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ab-sorbĕo , bui, rarely psi, ptum (absorbui, Plin. 9, 35, 58:
I.absorpsi,Luc. 4, 100; cf. Vel. Long. 2233 P.), 2, v. a., to swallow down any thing, to devour.
I. Lit.: “unda legiones,Naev. B. Pun. 4, 16: “oceanus vix videtur tot res tam cito absorbere potuisse,Cic. Phil. 2, 27, 67: “placentas,Hor. S. 2, 8, 24; so id. ib. 2, 3, 240 K. and H. (al. obsorbere and exsorbere): unionem, Plin. l. l. (Sill. ob-): “res ad victum,to devour, Cic. Rep. 2, 5.—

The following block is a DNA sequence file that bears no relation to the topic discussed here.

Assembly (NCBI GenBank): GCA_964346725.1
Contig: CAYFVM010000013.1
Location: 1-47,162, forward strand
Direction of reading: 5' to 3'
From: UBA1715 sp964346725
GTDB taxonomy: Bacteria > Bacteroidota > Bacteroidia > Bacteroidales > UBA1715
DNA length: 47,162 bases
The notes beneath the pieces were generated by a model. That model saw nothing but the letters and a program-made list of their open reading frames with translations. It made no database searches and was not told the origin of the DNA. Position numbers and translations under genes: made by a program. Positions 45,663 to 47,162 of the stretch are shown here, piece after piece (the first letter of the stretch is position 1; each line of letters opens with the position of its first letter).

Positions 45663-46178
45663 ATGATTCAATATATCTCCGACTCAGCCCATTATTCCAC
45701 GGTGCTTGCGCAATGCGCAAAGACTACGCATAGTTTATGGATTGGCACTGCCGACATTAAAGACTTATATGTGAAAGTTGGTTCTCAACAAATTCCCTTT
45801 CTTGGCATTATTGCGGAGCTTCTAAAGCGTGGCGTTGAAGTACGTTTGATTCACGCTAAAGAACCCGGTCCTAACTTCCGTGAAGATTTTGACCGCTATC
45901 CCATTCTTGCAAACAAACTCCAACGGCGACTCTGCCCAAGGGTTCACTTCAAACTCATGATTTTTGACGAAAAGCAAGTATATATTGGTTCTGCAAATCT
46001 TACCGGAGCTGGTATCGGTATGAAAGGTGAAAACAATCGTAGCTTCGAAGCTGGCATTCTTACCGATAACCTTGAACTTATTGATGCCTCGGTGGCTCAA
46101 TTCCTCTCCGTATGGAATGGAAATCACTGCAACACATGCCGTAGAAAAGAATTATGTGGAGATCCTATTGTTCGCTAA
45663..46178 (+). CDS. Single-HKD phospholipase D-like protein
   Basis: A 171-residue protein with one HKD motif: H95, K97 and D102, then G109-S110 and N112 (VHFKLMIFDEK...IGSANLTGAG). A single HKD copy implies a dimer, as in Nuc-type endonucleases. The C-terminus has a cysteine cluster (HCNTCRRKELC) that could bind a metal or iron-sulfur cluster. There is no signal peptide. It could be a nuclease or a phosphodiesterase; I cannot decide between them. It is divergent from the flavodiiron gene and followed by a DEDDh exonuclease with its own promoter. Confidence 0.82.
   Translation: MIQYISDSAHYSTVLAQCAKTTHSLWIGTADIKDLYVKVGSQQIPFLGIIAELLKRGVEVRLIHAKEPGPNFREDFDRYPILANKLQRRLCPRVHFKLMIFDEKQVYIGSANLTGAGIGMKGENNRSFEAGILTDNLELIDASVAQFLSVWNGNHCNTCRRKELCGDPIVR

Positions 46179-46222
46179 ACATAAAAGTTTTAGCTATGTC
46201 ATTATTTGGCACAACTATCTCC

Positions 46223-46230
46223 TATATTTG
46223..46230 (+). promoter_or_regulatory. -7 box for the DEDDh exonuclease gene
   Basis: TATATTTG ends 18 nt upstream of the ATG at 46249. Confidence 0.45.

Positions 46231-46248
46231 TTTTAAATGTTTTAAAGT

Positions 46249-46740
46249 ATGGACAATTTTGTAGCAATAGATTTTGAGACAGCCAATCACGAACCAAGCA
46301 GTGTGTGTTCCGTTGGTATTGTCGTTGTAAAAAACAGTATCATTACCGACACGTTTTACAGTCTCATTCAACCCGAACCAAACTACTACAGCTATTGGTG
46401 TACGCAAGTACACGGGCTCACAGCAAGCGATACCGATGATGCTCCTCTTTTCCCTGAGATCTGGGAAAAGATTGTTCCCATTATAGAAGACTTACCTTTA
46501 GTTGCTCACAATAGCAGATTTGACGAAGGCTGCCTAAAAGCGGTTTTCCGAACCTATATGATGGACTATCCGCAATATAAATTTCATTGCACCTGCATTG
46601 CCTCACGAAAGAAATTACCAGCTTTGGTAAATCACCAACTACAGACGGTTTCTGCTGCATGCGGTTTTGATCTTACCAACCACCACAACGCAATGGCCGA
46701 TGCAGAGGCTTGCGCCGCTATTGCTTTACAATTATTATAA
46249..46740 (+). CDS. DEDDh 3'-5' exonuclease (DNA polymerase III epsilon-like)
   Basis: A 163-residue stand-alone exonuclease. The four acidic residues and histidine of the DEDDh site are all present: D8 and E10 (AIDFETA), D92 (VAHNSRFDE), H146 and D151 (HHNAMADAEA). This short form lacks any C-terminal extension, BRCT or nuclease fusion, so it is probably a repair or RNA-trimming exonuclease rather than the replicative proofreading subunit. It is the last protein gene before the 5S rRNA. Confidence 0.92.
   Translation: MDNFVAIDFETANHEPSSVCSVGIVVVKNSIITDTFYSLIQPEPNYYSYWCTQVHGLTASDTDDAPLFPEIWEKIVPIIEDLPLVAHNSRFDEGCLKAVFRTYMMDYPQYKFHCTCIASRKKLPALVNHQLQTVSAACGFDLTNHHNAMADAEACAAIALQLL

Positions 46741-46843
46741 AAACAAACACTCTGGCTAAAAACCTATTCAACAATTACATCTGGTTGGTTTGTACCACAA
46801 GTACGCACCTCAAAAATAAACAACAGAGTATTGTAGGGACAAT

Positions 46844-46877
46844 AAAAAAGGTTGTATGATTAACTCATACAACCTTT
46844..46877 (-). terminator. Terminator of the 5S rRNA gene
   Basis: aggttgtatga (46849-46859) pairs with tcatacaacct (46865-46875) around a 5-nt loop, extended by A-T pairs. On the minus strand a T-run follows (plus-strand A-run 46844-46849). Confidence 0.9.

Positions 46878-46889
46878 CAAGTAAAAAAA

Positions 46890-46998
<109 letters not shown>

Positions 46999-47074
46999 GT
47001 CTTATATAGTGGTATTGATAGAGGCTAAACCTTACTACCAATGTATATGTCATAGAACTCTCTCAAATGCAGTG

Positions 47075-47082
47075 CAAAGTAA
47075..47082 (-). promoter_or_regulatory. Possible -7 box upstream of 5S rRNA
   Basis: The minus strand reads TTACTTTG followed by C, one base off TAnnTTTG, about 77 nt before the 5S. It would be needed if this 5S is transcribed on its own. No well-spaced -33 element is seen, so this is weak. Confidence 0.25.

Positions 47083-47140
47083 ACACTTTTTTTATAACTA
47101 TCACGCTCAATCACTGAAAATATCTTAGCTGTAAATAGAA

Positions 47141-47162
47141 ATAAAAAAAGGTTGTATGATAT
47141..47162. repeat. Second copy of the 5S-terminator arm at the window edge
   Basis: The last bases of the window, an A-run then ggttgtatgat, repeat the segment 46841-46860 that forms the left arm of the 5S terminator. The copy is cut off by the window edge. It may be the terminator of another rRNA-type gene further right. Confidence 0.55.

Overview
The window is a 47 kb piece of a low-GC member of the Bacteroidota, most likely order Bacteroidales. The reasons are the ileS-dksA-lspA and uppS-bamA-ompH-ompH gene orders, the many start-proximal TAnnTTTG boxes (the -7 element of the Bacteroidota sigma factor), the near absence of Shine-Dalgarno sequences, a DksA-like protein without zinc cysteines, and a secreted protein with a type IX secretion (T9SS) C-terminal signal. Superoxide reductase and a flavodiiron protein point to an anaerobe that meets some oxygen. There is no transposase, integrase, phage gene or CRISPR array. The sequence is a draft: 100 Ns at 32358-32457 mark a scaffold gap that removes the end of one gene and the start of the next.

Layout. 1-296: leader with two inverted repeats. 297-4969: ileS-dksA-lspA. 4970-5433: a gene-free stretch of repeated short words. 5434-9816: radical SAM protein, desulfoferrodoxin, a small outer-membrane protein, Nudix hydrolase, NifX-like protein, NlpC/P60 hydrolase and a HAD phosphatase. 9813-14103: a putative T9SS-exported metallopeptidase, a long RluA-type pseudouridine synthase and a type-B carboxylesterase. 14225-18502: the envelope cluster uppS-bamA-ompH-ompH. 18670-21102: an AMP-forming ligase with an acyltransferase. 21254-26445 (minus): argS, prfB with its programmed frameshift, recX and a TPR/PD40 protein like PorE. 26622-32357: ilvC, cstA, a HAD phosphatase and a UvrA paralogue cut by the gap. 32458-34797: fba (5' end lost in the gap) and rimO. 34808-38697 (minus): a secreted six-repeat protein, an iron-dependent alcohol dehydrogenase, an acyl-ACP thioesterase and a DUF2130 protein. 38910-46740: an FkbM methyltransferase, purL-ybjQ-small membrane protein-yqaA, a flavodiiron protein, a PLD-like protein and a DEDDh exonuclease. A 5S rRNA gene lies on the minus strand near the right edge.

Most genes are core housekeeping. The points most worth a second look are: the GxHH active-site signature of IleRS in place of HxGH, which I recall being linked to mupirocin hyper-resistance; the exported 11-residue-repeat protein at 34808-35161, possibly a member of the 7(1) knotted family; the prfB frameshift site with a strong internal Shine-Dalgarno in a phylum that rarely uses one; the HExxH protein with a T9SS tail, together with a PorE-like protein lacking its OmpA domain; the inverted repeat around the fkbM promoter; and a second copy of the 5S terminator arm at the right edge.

II. Trop., to engross, absorb: hunc absorbuit aestus gloriae, Cic. Brut. 81; so id. Leg. 2, 4, 9: ipse ad sese jamdudum vocat, et quodam modo absorbet orationem meam, and, as it were, eats up my discourse (i. e. wishes it to treat of him only), id. Sest. 6, 13: ea (meretrix) acerrume aestuosa absorbet, devours (i. e. squanders one's property, the figure taken from the sea), Plaut. Bacch. 3, 3, 67.
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